I don’t have a secret, per se. Everyone knows that if you go to the gym three times every day, you’ll end up with a muscular body. But not everyone will commit to doing that. The fact is that I enjoy my job, and that helps because I work long hours, seven days a week. I haven’t taken the nice trips that BMW has offered me or a weekend off in 13 years. It takes discipline, because I compromise a lot of things for my job. Being dedicated is the first thing. It’s also important to stay in touch—I still have my very first customer, even though he lives 40 miles away. I go out of my way to do a lot of things that people don’t expect, such as informing them of special offers and deals. When people ask me if I have the cheapest cars, I say maybe, maybe not, but it’s the total transaction that’s important, more than just the lowest price. I’m totally honest. If a customer asks me if they should buy an M3 for their 16-year-old son, I say, “No, it’s like giving him a loaded gun.” I’m willing to lose that sale. Once people think that all you’re doing is trying to sell them a car, then the relationship is broken.



Neil Rackham

Author Spin Selling Waterford, Va.

Rackham has been a sales adviser to IBM, Xerox, AT&T and Citicorp, and for years was a member of McKinsey & Co.’s sales and channel management team. He is best-known for the books Spin Selling and Major Account Sales Strategy. Rackham’s research is based on work he started in the 1970s, when he led a team of 30 researchers in a project sponsored in part by Xerox and IBM that studied 35,000 sales calls in more than 20 countries.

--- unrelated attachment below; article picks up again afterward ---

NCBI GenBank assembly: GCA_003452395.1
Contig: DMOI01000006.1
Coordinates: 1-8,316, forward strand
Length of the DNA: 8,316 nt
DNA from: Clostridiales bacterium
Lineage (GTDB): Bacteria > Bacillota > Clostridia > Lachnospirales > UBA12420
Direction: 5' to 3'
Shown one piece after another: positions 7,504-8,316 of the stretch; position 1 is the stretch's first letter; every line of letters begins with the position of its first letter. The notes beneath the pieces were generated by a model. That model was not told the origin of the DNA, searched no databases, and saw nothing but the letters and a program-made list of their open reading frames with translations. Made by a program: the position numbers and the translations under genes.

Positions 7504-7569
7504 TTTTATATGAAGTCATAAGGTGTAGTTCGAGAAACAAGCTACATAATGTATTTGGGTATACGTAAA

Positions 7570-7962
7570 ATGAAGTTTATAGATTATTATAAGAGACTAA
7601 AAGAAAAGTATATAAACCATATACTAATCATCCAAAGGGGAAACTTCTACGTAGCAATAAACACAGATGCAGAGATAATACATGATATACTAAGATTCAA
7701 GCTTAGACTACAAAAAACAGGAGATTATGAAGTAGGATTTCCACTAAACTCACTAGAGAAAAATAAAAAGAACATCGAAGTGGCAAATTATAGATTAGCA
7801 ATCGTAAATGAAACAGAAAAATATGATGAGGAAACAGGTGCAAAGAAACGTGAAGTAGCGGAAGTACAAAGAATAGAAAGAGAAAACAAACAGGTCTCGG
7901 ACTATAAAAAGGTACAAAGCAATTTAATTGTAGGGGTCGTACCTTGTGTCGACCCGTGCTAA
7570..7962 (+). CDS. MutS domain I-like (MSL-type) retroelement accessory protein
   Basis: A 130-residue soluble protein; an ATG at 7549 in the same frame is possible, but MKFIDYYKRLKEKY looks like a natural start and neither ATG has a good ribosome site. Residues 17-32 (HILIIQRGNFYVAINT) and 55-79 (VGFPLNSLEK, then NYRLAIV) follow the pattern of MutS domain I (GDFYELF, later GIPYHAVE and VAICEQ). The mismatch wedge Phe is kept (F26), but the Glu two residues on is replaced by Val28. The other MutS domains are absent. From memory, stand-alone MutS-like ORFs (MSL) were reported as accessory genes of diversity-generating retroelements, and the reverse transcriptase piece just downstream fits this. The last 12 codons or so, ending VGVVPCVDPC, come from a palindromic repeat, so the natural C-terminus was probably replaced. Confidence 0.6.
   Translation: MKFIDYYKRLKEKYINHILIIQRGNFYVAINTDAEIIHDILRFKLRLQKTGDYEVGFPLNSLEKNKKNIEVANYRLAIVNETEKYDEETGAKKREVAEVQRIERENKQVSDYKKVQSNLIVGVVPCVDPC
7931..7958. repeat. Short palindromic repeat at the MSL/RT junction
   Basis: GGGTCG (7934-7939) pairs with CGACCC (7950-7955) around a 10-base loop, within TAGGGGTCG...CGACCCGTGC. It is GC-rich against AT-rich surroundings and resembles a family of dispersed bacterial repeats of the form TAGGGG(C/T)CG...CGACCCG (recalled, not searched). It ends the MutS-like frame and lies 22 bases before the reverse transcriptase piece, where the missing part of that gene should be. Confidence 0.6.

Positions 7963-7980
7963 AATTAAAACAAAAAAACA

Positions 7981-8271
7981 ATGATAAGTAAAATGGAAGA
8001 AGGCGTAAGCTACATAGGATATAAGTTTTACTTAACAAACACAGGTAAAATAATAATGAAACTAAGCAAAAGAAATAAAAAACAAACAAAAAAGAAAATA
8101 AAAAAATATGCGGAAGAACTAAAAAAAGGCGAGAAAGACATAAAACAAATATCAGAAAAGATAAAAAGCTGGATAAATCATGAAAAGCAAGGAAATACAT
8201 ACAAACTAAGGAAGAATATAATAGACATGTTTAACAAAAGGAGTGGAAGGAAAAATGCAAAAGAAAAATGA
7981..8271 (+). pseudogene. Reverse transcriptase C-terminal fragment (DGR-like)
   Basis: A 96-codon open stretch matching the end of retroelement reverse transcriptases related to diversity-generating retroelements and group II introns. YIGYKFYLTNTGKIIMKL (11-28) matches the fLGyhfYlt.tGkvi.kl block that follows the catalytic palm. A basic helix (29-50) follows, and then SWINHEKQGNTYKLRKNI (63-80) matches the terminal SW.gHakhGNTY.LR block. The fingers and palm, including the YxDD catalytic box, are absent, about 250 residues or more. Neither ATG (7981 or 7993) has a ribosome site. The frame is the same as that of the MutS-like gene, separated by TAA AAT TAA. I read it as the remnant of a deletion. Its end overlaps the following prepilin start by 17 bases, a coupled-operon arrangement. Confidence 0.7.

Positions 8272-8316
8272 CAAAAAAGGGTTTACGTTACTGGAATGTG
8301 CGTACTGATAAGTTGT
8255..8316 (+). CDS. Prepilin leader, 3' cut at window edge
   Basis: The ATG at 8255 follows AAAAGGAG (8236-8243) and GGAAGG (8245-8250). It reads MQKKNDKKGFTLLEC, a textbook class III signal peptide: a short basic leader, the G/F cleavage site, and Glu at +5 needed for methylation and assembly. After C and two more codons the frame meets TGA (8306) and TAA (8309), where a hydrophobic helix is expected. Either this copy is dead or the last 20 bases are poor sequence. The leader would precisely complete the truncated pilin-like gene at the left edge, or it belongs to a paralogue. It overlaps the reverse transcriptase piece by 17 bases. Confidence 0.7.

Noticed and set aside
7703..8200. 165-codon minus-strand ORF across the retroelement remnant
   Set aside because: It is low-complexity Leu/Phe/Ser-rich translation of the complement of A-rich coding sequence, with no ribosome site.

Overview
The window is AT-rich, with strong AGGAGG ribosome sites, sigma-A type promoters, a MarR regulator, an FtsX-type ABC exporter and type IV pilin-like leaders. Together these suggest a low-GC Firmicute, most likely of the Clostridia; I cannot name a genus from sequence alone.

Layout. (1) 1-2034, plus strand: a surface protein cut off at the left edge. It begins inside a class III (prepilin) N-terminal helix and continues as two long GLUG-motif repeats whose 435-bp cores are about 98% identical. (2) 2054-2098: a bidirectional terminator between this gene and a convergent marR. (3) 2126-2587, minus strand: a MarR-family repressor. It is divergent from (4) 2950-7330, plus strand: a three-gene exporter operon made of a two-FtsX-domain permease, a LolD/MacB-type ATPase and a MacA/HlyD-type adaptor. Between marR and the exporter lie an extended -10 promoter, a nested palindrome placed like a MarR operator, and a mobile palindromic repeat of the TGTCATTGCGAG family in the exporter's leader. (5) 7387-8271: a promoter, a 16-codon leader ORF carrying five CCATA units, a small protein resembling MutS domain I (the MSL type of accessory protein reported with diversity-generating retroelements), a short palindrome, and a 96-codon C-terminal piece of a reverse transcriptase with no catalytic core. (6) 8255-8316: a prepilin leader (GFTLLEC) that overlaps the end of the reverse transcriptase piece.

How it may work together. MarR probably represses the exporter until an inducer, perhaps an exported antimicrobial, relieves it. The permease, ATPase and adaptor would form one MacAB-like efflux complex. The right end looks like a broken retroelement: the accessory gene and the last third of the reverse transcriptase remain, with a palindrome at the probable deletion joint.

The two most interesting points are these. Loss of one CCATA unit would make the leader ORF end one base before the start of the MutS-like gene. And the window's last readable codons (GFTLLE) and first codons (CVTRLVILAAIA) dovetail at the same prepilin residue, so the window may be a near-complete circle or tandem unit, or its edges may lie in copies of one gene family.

More than half the people selling today are failing because they’re selling to the old customer, not the new customer. There are two types of sales today, and neither one involves old-style salesmanship. In the transactional sale, the customer has gone online and done the research—they know they want an RX14 with a double condenser. They don’t need help and advice, just the best price. In a consultative sale, however, the customer is looking for helpful advice, and the salesperson’s job is to create value by solving their problems. The consultative customer isn’t impressed when you tell them that your product is better than others—many possible choices would meet their needs. They don’t want you to just sell your mousetrap, but show them where to put it and what kind of bait to use. They want a value creator, not a value communicator. Salespeople are getting the message the hard way, and lots of them are no longer meeting their quotas. The old-timers are going through a Willy Loman time, because they haven’t evolved from persuaders to problem-solvers. In a consultative sale, you need the three Cs—candor (Is the person being honest with you?), competence (Does the person know what they’re talking about?) and concern (Is he or she genuinely looking at the sale from my point of view or just trying to unload their product?). Ten years from now, there will be fewer salespeople, but they will be more highly paid, more expert and able to do much more for their customers.